Dear fellow river men and women,
I have received -and am halfway into- the book by Gerhard Kubik I told you about in a previous post. And Garaya just provided the companion disc on his blog.
That means I can post those fascinating samples given by Kubik when he did that "trait-by-trait" comparison between blues songs and field recordings he made in Central Cameroon in 1964.
Let's start with Big Joe Williams' "Stack-o Dollars", a very rough, one-chord Delta blues accompanied by a one-string fiddle. According to Kubik, an Africanist,"Delta blues has processed a stronger shot of traits from the West African savanna and sahel zone than other blues styles".
Big Joe Williams - Stack'o Dollars (buy) (Chicago, 31 oct 1935)
Now, let's hear Meigogué, a Hausa gogé (one-string fiddle) player recorded by Kubik in 1964. Gogué was a professional trader (like a lot of Hausa) and musical traveler from Cameroon.
Adamou Meigogué - Gogé song(Yoko, Cameroon, feb. 1964)
Meigogué's singing style with its melisma (singing of a single syllable of text while moving between several different notes in succession), alternating voice and fiddle, one-string melody and penthatonic mode is really close to the Big Joe recording. This style of music is influenced by Muslim-Arabic music, especially in the way of singing.
Another (even more) fascinating comparison can be made between :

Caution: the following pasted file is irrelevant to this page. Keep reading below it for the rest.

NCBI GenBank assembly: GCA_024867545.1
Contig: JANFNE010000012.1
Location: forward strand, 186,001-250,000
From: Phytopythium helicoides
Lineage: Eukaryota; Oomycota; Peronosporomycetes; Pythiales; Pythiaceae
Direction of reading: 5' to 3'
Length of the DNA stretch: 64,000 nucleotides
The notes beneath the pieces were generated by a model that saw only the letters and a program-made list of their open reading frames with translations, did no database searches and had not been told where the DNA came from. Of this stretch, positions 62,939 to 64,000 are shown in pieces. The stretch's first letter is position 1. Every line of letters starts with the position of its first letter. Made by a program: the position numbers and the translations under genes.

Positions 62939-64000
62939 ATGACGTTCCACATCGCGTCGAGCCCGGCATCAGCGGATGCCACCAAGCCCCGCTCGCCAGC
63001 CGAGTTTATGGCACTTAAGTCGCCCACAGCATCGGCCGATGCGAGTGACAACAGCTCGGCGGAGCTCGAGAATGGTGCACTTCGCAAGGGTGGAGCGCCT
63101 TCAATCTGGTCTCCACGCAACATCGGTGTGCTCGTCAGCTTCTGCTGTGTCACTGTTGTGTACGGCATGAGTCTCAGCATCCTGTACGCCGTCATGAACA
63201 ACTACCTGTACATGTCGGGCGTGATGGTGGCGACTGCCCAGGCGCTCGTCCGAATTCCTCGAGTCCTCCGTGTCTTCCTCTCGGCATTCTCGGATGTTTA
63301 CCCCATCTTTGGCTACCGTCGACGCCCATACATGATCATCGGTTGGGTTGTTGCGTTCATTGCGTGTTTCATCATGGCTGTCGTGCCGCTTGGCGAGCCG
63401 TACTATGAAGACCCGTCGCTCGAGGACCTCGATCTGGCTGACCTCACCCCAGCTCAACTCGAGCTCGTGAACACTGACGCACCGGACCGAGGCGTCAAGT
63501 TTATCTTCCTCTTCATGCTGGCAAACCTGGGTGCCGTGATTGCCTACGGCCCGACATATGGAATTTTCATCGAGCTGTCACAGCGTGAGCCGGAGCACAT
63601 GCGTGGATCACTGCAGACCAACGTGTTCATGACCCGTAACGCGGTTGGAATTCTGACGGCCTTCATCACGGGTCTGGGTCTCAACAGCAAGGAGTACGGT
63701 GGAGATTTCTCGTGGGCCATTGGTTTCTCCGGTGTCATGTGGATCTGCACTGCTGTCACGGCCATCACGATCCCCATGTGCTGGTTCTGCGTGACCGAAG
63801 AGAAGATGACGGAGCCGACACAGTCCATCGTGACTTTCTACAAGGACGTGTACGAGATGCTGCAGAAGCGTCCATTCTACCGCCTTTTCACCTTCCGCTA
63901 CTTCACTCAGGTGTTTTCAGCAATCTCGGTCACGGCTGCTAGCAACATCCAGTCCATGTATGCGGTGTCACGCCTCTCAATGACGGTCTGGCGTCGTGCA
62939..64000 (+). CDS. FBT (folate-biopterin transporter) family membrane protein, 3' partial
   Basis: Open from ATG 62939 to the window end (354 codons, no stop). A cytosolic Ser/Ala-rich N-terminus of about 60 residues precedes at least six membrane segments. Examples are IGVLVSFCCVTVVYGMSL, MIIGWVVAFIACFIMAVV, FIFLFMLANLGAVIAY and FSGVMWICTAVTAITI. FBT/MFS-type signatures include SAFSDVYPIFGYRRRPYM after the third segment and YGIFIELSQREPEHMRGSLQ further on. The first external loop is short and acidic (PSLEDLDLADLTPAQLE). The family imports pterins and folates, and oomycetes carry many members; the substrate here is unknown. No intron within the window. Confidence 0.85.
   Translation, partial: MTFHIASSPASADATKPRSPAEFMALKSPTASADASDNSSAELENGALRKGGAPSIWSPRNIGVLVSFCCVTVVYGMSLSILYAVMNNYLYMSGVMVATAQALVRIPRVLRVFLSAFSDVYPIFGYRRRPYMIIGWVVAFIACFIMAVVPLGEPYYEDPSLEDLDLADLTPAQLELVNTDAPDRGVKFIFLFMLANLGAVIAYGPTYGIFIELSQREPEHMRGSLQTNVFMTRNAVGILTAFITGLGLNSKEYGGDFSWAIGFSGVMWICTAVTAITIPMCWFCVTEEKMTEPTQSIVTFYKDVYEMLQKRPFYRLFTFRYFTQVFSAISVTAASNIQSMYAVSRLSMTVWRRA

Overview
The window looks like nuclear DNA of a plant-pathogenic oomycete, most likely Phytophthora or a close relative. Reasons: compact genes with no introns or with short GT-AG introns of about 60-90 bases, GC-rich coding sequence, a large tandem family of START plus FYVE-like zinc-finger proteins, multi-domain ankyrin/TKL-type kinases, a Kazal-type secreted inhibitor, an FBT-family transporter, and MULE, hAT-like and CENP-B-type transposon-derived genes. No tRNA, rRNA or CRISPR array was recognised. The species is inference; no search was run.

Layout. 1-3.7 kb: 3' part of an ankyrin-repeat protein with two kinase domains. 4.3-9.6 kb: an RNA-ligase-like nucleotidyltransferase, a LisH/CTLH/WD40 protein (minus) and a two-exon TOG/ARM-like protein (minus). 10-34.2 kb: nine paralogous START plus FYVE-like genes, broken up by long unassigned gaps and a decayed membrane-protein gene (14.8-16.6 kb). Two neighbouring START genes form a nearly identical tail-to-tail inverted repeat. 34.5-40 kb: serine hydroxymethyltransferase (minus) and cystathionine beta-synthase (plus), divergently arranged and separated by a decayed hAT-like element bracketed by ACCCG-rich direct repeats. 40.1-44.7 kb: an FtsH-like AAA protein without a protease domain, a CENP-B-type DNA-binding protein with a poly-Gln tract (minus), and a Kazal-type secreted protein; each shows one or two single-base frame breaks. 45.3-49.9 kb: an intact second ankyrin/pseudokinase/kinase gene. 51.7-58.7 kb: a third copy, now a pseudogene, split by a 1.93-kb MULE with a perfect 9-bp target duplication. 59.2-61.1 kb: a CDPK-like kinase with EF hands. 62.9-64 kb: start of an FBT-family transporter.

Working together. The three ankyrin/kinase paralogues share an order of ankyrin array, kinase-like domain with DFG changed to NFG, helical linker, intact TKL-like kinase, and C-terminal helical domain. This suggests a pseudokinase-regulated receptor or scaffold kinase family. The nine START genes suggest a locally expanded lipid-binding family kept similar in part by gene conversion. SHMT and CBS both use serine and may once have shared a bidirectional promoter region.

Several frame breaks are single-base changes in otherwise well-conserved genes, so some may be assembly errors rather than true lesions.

A grinding song by a Tikar woman from Central Cameroon recorded by Kubik in 1964. Kubik said he had walked for half a day when he came to her village and heard her sing. So he gathered his equipment and recorded her at once. The song is about hard work, children supporting and the fear of death.
Tikar woman - Grinding Song(Monbra, Cameroon, feb. 1964)
... and Mississippi Matilda's "Hard Workin' Woman"
Mississippi Matilda - Hard Workin' Woman(buy)(New Orleans, 1936)
In addition to being simply amazing (and beautiful), those two examples show two distinct African styles that have influenced the blues (I'm quoting Kubik); They both come from the same area, the west central Sudanic belt, i.e. "the region from Mali across northern Ghana and Northern Nigeria into northern and central Cameroon"
(1) A strongly Arabo-Islamic song style, as found for example among the Hausa. It is characterized by melisma, wavy intonation, pitch instabilities within a pentatonic framework, and a declamatory voice production. All this behavior develops over a central reference tone, sometimes like a bourdon
(2) An ancient west central Sudanic stratum of pentatonic song composition, often associated with simple work rhythms in a regular meter, but with notable off-beat accents. This style reaches back perhaps thousands of years to the early West African sorghum agriculturalists, now scattered through the Sudanic belt in remote savanna, often mountainous areas. This style has remained unaffected by the Arabic / Islamic musical intrusion which reached West Africa along the trans-Saharian routes.
Of course, other African styles played a part (see the map on my first post), but those styles from west central Sudanic belt have a lot of common traits with the blues. They are devoid of percussion instruments, and drums were banned in most of the US plantations. they rely on string instruments, and are played by solo artists or small groups, on stringed instruments for the Arabic/muslim styles. That's probably why they survived more than the other styles in Northern America.
If you haven't, please check out the "Africa and the blues" program (interview, podcast) on the Afropop site.